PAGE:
5 Reasons Why Your Community Park Needs Shaded Shelter
Albert Einstein said, “Play is the highest form of research.” Even back then, scholars were aware of the many benefits that playing has on youngsters. Remember all the good times you had as a child climbing across monkey bars, going down the slide, and having a blast with your friends outside. The playground definitely benefits all, but developing children the most.
Running, jumping, and climbing are just a few gross motor skills that playgrounds allow for. We know how important it is for children and adults alike to get their hearts pumping and limbs moving. In the United States, the percentage of children and adolescents with obesity has more than tripled since the 1970s. Getting some daily exercise on the playground can combat this trend.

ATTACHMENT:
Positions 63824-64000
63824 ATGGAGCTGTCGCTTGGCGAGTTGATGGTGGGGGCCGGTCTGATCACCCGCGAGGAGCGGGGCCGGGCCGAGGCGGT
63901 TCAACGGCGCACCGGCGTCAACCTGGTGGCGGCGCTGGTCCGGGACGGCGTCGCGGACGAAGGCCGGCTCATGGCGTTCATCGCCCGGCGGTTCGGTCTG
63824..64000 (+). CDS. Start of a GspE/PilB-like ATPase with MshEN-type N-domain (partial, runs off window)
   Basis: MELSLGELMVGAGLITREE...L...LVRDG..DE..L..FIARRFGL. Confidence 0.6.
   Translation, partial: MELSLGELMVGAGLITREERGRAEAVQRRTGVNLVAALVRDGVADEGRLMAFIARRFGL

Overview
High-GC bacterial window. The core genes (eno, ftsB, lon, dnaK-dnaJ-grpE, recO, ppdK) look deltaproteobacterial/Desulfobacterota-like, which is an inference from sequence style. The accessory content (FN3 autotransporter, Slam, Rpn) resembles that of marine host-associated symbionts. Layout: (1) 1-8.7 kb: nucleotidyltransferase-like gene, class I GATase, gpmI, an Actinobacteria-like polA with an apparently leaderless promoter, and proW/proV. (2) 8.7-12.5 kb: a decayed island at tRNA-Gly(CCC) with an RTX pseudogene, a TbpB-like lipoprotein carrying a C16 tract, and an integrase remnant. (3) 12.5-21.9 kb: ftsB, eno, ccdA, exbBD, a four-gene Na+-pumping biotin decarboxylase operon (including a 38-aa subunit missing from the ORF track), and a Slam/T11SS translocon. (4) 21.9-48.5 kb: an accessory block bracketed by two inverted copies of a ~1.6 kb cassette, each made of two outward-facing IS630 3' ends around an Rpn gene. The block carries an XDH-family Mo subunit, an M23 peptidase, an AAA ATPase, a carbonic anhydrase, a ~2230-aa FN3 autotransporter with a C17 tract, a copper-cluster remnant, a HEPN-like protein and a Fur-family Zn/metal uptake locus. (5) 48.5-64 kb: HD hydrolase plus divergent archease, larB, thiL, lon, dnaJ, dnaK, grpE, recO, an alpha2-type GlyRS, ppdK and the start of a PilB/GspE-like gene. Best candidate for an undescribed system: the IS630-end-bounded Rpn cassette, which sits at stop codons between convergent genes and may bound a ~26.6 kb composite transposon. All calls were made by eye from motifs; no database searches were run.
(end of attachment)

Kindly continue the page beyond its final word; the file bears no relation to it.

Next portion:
On the playground, children learn vital interpersonal skills such as sharing and turn-taking, communication, conflict resolution, and recognizing emotions within and in others. Play brings youngsters together to use their imagination and be free to have fun. Wasn’t recess your favorite subject in school too?
Playgrounds should be accessible and safe for children of all skill level, and the equipment should reflect this. Appropriate inclusive structures address the needs of the whole child, regardless of any disabilities. Let’s face it- the joy of playing does not discriminate!
Nature play is a hot commodity these days with parents and educators encouraging children to interact with a playground that mimics nature. Being outside in the fresh air, perhaps surrounded by trees and other earthy materials, allows children to discover new manipulatives to build with (e.g. rocks, twigs, sand, etc.) and use their senses while exploring their environment.
It’s evident that playgrounds have many benefits from boosting children’s physical health to helping them become one with nature. Research and professionals agree that play supports the different areas of development. So go ahead and have some outside fun!